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NHS 24

When should I call NHS 24?

NHS24 LogoIf your GP surgery is closed and you are too ill to wait until it re-opens, phone NHS 24 on Telephone logo 111 (New number) or Textphone: Textphone logo 111 (New number). If you phone us, we will ask you where you are phoning from and why you have phoned. This will help us make sure you get the right help. When we know why you have phoned we will put you through to a health professional. They will talk to you about your symptoms and tell you what care they think you need. They might suggest that you treat yourself at home, that you see a doctor or another health professional or, in some cases, they might call an ambulance for you.

If you think your life is in danger and you need an emergency ambulance, always phone Telephone logo 999. If you are looking for urgent advice on caring for yourself, you can visit www.nhs24.com and use the NHS Self-Help Guide which will help to direct you to the right care.

When you call NHS 24

You will hear a message explaining that all calls are recorded as part of your patient record and may be used anonymously for research purposes.

Your call will then be answered by a highly trained call handler. The call handler will introduce themselves and ask you clear questions that are easy to follow. We do not have access to your GP medical record, so the details we ask for are important in case we need to get you help quickly or we need to call you back. This part of the call will take a couple of minutes.

You will be asked to provide the following details about yourself or the person you are calling for:

  • Name;
  • Date of birth;
  • Home address or the address where you are calling from;
  • GP’s name and practice.
  • You will then be asked some questions about the reason for your call. Then you will be passed to the most appropriate person.

If a doctors has to attend.

Most records are now stored on the NHS computer database and can be accessed by the doctor that is attending you. If a doctor does have to attend you please be patient as your records may be long and they may need to be read more than once.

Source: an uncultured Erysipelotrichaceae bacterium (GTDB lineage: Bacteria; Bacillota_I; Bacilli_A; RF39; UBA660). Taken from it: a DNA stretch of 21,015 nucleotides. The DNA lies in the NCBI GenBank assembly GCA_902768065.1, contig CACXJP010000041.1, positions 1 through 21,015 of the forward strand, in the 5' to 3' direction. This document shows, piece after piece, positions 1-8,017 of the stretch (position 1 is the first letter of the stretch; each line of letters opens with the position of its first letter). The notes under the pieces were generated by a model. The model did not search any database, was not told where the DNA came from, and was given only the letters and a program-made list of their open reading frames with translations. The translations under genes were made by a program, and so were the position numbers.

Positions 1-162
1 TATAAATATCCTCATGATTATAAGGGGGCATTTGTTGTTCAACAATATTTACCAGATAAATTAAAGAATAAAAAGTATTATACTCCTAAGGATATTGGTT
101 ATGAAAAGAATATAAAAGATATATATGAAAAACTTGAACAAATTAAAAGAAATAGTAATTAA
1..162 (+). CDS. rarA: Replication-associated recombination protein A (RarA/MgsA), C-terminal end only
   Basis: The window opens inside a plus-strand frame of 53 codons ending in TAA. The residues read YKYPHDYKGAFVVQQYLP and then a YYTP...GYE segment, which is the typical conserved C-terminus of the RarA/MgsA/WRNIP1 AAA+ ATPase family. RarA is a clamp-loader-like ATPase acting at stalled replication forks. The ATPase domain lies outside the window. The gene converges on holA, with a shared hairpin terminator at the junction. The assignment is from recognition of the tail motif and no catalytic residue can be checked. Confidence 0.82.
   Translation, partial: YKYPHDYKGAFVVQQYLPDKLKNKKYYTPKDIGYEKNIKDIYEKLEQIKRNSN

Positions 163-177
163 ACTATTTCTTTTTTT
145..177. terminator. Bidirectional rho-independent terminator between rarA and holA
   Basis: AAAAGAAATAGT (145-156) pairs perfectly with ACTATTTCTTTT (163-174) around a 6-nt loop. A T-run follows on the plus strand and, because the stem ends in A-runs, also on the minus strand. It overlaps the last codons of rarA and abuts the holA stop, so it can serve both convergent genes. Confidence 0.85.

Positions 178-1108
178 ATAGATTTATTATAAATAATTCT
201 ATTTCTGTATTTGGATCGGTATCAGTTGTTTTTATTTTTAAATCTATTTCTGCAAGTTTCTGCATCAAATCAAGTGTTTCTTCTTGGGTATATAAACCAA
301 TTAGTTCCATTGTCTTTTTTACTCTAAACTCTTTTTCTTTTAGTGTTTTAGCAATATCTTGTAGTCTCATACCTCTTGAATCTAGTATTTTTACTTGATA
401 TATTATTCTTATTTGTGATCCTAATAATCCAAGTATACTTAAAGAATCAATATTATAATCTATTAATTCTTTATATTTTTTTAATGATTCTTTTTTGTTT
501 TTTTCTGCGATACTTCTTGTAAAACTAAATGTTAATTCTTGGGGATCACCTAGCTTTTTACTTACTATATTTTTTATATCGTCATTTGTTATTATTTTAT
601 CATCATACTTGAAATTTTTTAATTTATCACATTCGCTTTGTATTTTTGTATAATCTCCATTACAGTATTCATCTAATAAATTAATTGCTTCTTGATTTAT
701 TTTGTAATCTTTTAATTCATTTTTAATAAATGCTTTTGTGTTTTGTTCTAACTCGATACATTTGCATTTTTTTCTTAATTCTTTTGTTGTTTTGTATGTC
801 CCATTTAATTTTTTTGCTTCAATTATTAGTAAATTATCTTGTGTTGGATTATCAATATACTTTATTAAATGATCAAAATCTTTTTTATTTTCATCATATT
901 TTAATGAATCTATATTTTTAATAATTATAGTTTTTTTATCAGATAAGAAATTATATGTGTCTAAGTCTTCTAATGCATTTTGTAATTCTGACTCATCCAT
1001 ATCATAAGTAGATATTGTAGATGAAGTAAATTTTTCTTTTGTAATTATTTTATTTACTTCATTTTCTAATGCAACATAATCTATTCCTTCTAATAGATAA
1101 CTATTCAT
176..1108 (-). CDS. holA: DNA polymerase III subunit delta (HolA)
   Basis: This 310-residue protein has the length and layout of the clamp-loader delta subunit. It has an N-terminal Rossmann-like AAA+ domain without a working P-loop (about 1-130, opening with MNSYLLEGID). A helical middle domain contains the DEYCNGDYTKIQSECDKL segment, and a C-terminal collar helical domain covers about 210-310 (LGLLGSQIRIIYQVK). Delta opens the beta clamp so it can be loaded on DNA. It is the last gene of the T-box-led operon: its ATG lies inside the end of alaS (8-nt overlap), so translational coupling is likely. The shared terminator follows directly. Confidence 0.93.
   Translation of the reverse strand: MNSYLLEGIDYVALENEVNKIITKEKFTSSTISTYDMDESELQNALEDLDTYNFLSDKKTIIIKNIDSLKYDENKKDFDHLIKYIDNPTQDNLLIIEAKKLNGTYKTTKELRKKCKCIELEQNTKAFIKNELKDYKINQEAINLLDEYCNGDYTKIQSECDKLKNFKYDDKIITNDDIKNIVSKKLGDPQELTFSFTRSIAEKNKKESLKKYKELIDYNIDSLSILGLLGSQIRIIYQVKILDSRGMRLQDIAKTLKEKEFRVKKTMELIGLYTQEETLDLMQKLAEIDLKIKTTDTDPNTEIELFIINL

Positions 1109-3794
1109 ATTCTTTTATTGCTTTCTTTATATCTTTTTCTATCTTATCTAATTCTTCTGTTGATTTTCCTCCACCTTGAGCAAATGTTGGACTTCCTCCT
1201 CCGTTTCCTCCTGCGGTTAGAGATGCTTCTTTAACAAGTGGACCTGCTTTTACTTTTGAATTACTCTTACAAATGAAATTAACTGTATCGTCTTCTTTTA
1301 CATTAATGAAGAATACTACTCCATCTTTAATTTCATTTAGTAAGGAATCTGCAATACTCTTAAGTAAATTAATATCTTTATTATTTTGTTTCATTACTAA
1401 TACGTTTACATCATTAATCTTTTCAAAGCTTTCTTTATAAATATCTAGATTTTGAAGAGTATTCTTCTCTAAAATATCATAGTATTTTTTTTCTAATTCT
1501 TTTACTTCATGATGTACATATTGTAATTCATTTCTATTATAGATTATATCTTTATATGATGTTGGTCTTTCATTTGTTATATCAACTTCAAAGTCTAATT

What pharmacies provide:

If you are registered with a GP in Scotland your community pharmacist can provide a minor ailment service. Your pharmacist can offer advice and can generate the paperwork and supply you with a limited source of medication.

Many pharmacies are open when your GP surgery is shut (evenings, weekends and on public holidays). You don’t even need to make an appointment to speak to your local pharmacist.

Your local pharmacist provides lots of services and can help if; you need help with a minor ailment service, this allows the doctor to see more important cases, please ask your pharmacy for a full list of medical conditions that they can treat before you go to see a doctor. Some of the things a pharmacist can treat are:

Pharmacy prescribed medication

  • Acne,
  • Athlete’s foot,
  • Backache,
  • Certain allergies,
  • Colds,
  • Coldsores,
  • Constipation,
  • Coughs,
  • Diarrhoea,
  • Earache,
  • Eczema,
  • Eye infections,
  • Hay fever,
  • Headache,
  • Head lice,
  • Indigestion,
  • Mouth ulcers,
  • Nasal congestion,
  • Pain including period pain,
  • Sore throat,
  • teething advice,
  • Thrush,
  • Travel sickness,
  • Warts and verrucas.

This is just a sample please check with your pharmacy for a full list.

If you think that someone’s life is at risk you should call Telephone logo 999 right away.

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